GUEST EDITORIAL: Dear Vanderbilt, commit to a free vaccine

As a leading research institution, Vanderbilt must pledge their COVID-19 research to the development of a free vaccine that is accessible to all for the sake of health equity and racial justice.

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Emily Gonçalves

Coronavirus research has been taking place at Vanderbilt Medical Center. (Hustler Multimedia/ Emily Gonçalves)

Klara Lou, Guest Writer

Editor’s Note: Klara Lou is a former staff writer for The Vanderbilt Hustler. 

Universal access to COVID-19 diagnostics and treatments is crucial to containing the disease and reducing the severity of new outbreaks. The COVID-19 pandemic has continued to rage throughout the United States with skyrocketing case numbers. Serious public concerns have arisen specifically about the cost and availability of an eventual vaccine that researchers around the world, including those at Vanderbilt, are collaborating to create.

This year has also been historical with the global Black Lives Matter protests, sparked by George Floyd’s murder at the hands of police brutality. Considered one of the largest movements in American history, the #BLM movement, in conjunction with the coronavirus within our borders and beyond, has exposed how health disparities are linked to racism rooted in social, political and economic policies. The Black and Latinx communities are being infected and dying from COVID-19 at disproportionate rates in comparison to their white counterparts. These communities of color are also more likely to be of lower socioeconomic status and uninsured. As race is intertwined with issues of housing, environmental racism, clean water access, insurance coverage and access to health care, it has become increasingly apparent that having a free vaccine for COVID-19 accessible to all is not only a health issue but also a racial justice issue.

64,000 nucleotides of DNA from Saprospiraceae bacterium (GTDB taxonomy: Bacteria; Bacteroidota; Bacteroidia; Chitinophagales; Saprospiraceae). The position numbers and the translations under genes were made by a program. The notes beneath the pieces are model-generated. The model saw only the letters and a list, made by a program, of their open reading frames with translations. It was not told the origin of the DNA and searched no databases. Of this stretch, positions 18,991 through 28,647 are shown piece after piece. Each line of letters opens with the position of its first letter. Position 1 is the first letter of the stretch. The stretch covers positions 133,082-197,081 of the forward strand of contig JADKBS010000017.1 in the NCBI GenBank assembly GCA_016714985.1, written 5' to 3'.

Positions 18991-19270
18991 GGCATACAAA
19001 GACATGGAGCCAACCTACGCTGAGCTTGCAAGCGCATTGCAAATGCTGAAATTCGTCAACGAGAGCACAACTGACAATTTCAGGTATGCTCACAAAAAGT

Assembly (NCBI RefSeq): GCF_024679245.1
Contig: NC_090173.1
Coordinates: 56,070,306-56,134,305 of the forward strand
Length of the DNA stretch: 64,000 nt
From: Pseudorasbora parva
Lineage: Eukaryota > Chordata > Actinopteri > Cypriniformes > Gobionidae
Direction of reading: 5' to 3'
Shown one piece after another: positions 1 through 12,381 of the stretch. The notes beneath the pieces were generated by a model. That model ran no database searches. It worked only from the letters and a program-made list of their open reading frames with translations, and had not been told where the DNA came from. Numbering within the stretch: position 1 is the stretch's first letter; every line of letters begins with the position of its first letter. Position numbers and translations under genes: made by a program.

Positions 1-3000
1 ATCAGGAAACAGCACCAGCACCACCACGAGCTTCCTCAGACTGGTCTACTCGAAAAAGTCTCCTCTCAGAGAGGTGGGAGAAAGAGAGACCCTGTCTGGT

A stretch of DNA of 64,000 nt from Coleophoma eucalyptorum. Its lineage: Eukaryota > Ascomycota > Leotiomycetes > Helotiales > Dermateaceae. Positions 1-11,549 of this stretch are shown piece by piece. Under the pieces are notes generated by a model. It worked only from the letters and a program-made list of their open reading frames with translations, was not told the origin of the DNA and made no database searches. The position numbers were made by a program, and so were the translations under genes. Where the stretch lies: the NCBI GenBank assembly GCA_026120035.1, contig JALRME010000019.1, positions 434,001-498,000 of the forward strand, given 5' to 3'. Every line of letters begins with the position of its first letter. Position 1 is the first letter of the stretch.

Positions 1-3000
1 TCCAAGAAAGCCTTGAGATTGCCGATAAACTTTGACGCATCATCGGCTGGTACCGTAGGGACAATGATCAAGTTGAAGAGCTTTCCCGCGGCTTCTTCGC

Several countries, including Canada, South Korea, Australia, France, the United States and those of the U.K., have already invested significant public funds into COVID-19 research in response to the pandemic. A substantial amount of this research is done by private universities that receive public funding. These universities then license their research to private companies, often giving those companies monopolies and the ability to charge high prices. Currently, in the United States, research institutions and private companies can negotiate licensing agreements for health innovations without any required price transparency or federal regulation. The university can then give one pharmaceutical company exclusive licensing to use its patented research in exchange for large sums of money. The company then tests, develops and sells the new vaccine or therapeutic at any price point since it has a monopoly on the medication. 

In order to fight for equitable access and end the pandemic, universities like Vanderbilt need to share their coronavirus-related intellectual property, making it freely available for use. Without patents or license restrictions, no single company will have a monopoly over COVID-19 vaccines or therapeutics. The fact that many pharmaceutical and biotechnology companies, such as leading name Gilead Sciences, have already acknowledged in the past that sublicensing to generic producers is the “socially responsible and financially viable decision” shows that there is no moral justification for exclusive licensing of university research, especially for something as urgent as the coronavirus vaccine. What comes into question are the goals of university research: are we desperately looking for a vaccine to make money or to help people? Exclusive licensing allows for negotiations to be handled under the table, without the obligation of justifying final prices on the market to the public or federal government. Especially with COVID-19 as a public health crisis, the priority concern should not be about a university’s profit margins.

By sharing Vanderbilt’s research, generic vaccine manufacturers can then produce new treatments at lower price points, increasing the supply and affordability of these treatments to the population. Additionally, introducing generics can drive medical innovation and result in more competitive prices for the people as more producers enter the market. 

Oftentimes, the people who need these treatments the most are also the ones who are least able to afford them. For example, Revlimid, one of the most expensive cancer drugs on the market today, is priced over $125,000 per year of treatment because of patent exclusivity. Its patent lifespan prevents generic versions of the drug from entering the market for the next 40 years, which effectively preserves its high price point in the face of constant market demand for the foreseeable future. Already, Gilead Sciences announced on June 29 that their COVID-19 drug Remdesivir will cost $3,120 per treatment for the typical patient. To prevent university research vaccine candidates from ending up like Revlimid or Remdesivir, we must push for Vanderbilt to share their research without strict licensing restrictions.